One line in a 1967 book, A Dandy in Aspic, stayed with me for decades. The principal character, the aforementioned dandy, noted that he only wore black neckties.
Impressionable in my youth, I emulated that practice for twenty years before broadening my choices. Of course, my decision was reinforced by the observation that many elegant men wore only black ties. But that was before clothing retailers chose to offer wardrobe variety by substituting relatively inexpensive inventories of colored neckties for relatively expensive stocks of patterned dress shirts.
The effect of this emphasis on color was that many men never developed the understanding that light reflection and texture are more important roles for the necktie than color alone. The tie should always contrast with the wool of the jacket, and either texture or reflection provides more contrast than color by itself. In the context of the black necktie, grenadines and silk knits perform the first task and satin solids or herringbones the second.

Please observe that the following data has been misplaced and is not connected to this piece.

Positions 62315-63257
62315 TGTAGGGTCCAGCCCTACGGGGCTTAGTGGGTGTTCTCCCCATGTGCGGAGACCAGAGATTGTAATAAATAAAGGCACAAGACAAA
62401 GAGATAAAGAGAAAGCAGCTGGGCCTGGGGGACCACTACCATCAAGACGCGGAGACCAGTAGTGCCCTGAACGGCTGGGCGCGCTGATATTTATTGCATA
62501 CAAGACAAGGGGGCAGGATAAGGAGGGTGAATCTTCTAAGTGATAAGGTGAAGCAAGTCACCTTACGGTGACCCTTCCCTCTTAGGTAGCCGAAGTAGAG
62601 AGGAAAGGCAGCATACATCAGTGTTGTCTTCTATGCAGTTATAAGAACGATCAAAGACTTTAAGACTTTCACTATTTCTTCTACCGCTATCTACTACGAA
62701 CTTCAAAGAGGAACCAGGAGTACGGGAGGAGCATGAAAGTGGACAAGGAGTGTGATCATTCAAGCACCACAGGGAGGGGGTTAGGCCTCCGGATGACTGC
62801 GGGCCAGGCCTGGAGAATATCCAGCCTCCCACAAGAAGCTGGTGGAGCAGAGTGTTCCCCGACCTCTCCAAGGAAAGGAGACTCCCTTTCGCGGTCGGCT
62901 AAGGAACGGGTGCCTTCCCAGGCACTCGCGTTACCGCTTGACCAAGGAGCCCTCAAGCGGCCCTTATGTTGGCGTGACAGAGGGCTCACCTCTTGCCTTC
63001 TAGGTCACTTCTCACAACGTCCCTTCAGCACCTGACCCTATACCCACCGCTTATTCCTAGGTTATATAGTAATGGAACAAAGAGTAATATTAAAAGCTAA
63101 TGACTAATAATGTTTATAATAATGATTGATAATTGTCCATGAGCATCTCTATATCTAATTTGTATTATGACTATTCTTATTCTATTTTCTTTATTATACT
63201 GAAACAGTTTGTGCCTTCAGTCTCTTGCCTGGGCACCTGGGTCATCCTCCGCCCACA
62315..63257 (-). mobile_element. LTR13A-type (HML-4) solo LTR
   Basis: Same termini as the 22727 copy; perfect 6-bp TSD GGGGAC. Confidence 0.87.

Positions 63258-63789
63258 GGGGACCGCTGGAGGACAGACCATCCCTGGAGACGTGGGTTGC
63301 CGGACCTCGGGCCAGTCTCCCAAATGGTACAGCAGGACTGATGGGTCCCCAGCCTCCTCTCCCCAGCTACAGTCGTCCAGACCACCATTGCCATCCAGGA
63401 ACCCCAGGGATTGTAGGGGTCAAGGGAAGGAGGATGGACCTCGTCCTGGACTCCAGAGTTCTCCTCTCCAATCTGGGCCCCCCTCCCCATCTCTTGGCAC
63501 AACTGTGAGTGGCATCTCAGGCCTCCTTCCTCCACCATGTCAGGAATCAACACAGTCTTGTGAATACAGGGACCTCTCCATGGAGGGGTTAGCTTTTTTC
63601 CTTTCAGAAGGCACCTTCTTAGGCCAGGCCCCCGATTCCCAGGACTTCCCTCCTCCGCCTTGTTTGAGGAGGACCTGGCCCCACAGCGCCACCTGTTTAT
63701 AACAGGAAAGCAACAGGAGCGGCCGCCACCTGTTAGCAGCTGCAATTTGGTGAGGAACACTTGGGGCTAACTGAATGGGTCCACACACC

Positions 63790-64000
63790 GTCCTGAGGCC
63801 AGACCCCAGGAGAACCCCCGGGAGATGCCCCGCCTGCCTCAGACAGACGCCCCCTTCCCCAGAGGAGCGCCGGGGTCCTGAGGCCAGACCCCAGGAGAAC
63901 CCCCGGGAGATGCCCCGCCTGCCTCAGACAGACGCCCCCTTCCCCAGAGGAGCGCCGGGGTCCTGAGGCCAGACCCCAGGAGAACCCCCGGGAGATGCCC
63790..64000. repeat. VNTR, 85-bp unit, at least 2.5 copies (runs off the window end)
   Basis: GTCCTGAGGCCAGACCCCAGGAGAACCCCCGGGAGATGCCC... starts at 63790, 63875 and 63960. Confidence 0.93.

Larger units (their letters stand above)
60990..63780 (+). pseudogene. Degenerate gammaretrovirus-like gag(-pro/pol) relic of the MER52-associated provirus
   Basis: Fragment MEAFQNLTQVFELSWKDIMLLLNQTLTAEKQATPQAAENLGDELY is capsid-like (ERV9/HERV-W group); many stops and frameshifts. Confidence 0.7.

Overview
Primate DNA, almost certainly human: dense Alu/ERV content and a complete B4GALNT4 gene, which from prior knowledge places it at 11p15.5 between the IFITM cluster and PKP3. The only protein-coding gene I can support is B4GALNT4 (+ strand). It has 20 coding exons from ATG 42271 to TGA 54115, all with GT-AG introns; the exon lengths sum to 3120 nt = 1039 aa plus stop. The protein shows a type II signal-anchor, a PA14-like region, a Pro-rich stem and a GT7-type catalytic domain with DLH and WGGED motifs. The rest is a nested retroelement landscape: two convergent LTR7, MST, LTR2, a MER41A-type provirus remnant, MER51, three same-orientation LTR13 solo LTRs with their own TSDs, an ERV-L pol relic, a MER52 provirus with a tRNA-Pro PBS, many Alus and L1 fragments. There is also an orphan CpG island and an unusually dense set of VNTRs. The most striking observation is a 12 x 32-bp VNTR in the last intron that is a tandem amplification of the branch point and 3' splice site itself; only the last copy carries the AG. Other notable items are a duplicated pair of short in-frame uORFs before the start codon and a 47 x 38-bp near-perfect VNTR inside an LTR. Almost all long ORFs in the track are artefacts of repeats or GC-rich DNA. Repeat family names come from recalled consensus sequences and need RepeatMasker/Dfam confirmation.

Reinforcing the choice of the black necktie was the ubiquitous and highly complementary gleam of black leather on a man's feet, but that no longer applies. Since brown shoes have equalled or surpassed black during the day for many men, the black necktie has become just another choice in the wardrobe rather than the principal or only choice. But it continues to shine, literally as well as figuratively, with gray suits like the one on the man to the right in the Esquire illustration.
Consider the black necktie.